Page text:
inst/demo.R

### A very quick demonstration of no-U-turn sampling in ADMB and TMB.
library(adnuts)

### ----------- ADMB example
## This is the packaged simple regression model
path.simple <- system.file('examples', 'simple', package='adnuts')
## It is best to have your ADMB files in a separate folder and provide that
## path, so make a copy of the model folder locally.
path <- 'simple'
dir.create(path)
trash <- file.copy(from=list.files(path.simple, full.names=TRUE), to=path)

## Compile and run model
setwd(path)
system('admb simple.tpl')
system('simple -nohess')  # do not need a .hes or .cov file to run!
setwd('..')

## 3 options to specify inits: list, NULL (uses MLE), or a function that
## returns a list.
init <-  lapply(1:3, function(i) rnorm(2))
init <- NULL # uses MLEs -- not recommended!
init <- function() rnorm(2)
fit <- sample_admb(model='simple', init=init, path=path)
fit$cmd[1] # this is the command line arguments used
## Merged chains after discarding warmup phase
post <- extract_samples(fit)
## Since no .cor file we are missing some nice information, like parameter
## names, but it still runs fine. Thus we can run for models without
## defined modes or uninvertible Hessian matrices. However, if available it
## is useful
str(post)
## A list with MLE stuff, after rerunning with Hessian
setwd(path); system('simple'); setwd('..')
fit <- sample_admb(model='simple', init=init, path=path)
str(fit$mle)
pairs_admb(fit) # modified pairs just for ADMB fits like this
## Can also use ShinyStan (make sure to exit it)
## launch_shinyadmb(fit)

## Can also run in parallel, including executing the mceval phase
## afterward. Note that the .psv file only has post-warmup and thinned (if
## used) samples in it. Chains are rbind'ed together, and thus the -mceval
## call runs on all chains and can be used directly for inference. You can
## set mceval=TRUE here, or run your model later manually as typically
## done.
library(snowfall)
cores <- parallel::detectCores()-1
fit <- sample_admb(model='simple', init=init, path=path,
                   parallel=TRUE, cores=cores, mceval=TRUE)

## The default is use an adaptive mass matrix. If we want to use the MLE
## covariance as the mass matrix, set it using control. This *should* make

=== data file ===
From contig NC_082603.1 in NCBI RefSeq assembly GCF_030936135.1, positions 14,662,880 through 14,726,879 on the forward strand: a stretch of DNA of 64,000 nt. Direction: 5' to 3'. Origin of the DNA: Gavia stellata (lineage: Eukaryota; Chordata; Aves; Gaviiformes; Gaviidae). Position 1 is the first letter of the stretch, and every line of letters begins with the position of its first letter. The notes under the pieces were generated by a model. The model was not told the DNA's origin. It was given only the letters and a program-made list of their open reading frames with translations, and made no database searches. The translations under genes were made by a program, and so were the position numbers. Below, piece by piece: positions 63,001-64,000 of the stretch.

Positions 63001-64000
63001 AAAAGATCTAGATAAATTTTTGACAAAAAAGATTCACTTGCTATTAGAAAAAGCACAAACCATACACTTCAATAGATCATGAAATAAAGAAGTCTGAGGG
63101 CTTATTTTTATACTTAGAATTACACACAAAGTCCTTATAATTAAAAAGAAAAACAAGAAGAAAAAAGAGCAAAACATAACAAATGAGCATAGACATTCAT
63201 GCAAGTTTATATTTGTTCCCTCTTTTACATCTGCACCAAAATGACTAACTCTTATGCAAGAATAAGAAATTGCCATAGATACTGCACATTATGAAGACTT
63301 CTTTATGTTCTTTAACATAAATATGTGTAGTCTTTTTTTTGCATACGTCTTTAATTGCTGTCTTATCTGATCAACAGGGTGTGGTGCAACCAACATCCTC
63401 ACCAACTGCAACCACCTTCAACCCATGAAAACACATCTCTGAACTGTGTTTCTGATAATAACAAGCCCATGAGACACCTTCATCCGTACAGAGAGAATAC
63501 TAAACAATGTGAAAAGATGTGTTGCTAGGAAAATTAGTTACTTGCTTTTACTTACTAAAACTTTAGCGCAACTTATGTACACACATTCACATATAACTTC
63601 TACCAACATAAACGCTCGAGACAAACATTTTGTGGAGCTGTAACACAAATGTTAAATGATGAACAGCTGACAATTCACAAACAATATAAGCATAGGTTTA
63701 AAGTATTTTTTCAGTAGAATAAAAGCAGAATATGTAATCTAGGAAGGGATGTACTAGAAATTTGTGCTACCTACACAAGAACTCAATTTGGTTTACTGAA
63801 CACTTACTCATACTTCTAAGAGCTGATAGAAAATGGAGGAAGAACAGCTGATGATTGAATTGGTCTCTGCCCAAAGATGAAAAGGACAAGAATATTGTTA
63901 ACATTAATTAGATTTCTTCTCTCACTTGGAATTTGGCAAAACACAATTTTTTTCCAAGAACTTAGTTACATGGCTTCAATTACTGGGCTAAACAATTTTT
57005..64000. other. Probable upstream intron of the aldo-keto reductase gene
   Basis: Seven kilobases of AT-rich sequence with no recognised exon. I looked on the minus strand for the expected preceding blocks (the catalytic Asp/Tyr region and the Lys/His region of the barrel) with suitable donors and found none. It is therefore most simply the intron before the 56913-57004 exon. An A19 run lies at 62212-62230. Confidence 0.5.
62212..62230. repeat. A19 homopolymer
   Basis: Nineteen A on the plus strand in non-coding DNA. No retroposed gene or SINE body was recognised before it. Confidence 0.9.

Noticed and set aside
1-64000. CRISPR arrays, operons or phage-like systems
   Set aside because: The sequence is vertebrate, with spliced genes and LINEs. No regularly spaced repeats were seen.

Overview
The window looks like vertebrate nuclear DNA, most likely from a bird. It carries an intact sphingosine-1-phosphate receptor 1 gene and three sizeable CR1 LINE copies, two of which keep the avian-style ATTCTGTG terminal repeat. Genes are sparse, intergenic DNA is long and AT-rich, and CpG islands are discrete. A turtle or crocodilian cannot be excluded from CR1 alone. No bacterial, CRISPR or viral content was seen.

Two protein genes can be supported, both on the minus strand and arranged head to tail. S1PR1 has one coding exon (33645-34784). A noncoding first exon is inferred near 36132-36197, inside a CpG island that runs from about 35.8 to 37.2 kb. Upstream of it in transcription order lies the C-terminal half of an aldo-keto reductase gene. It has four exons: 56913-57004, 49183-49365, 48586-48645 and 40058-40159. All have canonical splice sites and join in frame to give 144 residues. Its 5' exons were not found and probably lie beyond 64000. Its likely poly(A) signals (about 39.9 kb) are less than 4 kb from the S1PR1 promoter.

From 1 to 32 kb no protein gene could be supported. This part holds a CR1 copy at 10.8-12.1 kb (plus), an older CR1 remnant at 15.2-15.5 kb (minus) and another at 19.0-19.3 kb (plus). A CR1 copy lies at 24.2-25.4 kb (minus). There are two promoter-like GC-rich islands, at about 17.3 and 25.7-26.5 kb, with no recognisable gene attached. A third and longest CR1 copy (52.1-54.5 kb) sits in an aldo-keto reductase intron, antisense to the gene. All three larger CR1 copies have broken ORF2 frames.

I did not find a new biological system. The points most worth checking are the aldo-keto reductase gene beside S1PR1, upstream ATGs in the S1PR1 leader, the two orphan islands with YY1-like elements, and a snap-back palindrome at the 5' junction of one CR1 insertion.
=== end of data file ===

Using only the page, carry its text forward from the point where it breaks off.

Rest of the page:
## for more efficient sampling in most cases.  For technical reasons, must
## optimize the model with flag -hbf 1
setwd(path); system('simple -hbf 1'); setwd('..')
fit <- sample_admb(model='simple', init=init, path=path,
                    parallel=TRUE, cores=cores, control=list(metric='mle'))


## Can also use a slightly modified version of the original Metropolis MCMC
## algorithm (Random Walk Metropolis or RWM). Here we really want to use
## the MLE covariance. Since we ran above with hbf=1 we need to rerun model
## to recreate the .hes and .cov files.
setwd(path); system('simple'); setwd('..')
fit <- sample_admb(model='simple', init=init, path=path, algorithm='RWM',
                    iter=200000, thin=100, mceval=TRUE,
                    parallel=T, cores=cores, control=list(metric='mle'))

## Can also specify a duration argument for capping the run time. This is
## useful e.g. if you want to run overnight but have results by 8am.  Here
## we do 0.5 minutes just to demonstrate. This period needs to be long
## enough to do the warmup or it'll throw an error. Normally we wouldn't
## use thinning for NUTS but only to demonstrate here since the model runs
## so fast.
fit <- sample_admb(model='simple', init=init, path=path, algorithm='NUTS',
                    warmup=200, iter=20000000, thin=100, duration=.5,
                    parallel=TRUE, cores=cores)
## Notice that the variable chain lengths are truncated to the minimum, and
## then merged together.
str(extract_samples(fit))
str(extract_samples(fit, as.list=TRUE))

## Remove folder
unlink(path, TRUE)
### End of ADMB example



### --------------------------------------------------
### TMB example: Note, this is large replaced by tmbstan. See that package
### for more info on using Stan with TMB models.

## Note that this model does not use any box constraints. These can be
## passed to sample_tmb just like with nlminb. Also, there are no explicit
## priors in this model, which can be influential particularly for the
## logsd params. The user is solely responsible for properly defining a
## Bayesian model, including priors and bounds.
library(TMB)
TMB::runExample("simple")

## init can be a function, or a list of lists, or NULL to use starting
## values in obj.
init <- function() list(mu=u, beta=beta, logsdu=0, logsd0=0)
seeds <- 1:3
## The default is to run 3 chains, 50% warmup, and use diagonal mass matrix
## adapation. This is the same as rtan.
fit <- sample_tmb(obj=obj, init=init, seeds=seeds)

## Can also run in parallel, but the DLL needs to be available in this
## folder since each node calls MakeADFun again to remake obj.  This
## usually is your working directory.
path <- system.file("examples", package = "TMB")
## This line is only needed b/c of how TMB::runexample works above.
compile(file.path(path,'simple.cpp'))
library(snowfall)
fit <- sample_tmb(obj=obj, seeds=seeds, init=init,
                   parallel=TRUE, cores=cores, path=path)

## Extract samples like this
post <- extract_samples(fit)
## You can use these however you want. For instance, loop through each
## saved row and call object$report(post1[i,]) to do any calculations or
## projections (equivalent to -mceval in ADMB).

## Use rstan functions to calculate effective sample sizes (ESS) and Rhat
## (potential scale reduction.
mon <- rstan::monitor(fit$samples, print=FALSE)
Rhat <- mon[,"Rhat"]
max(Rhat)
ess <- mon[, 'n_eff']
min(ess)

## Or explore with shinystan. Make sure to click "Save and close" to exit
## properly.
launch_shinytmb(fit)
colemonnahan/adnuts documentation built on Feb. 13, 2018, 4 p.m.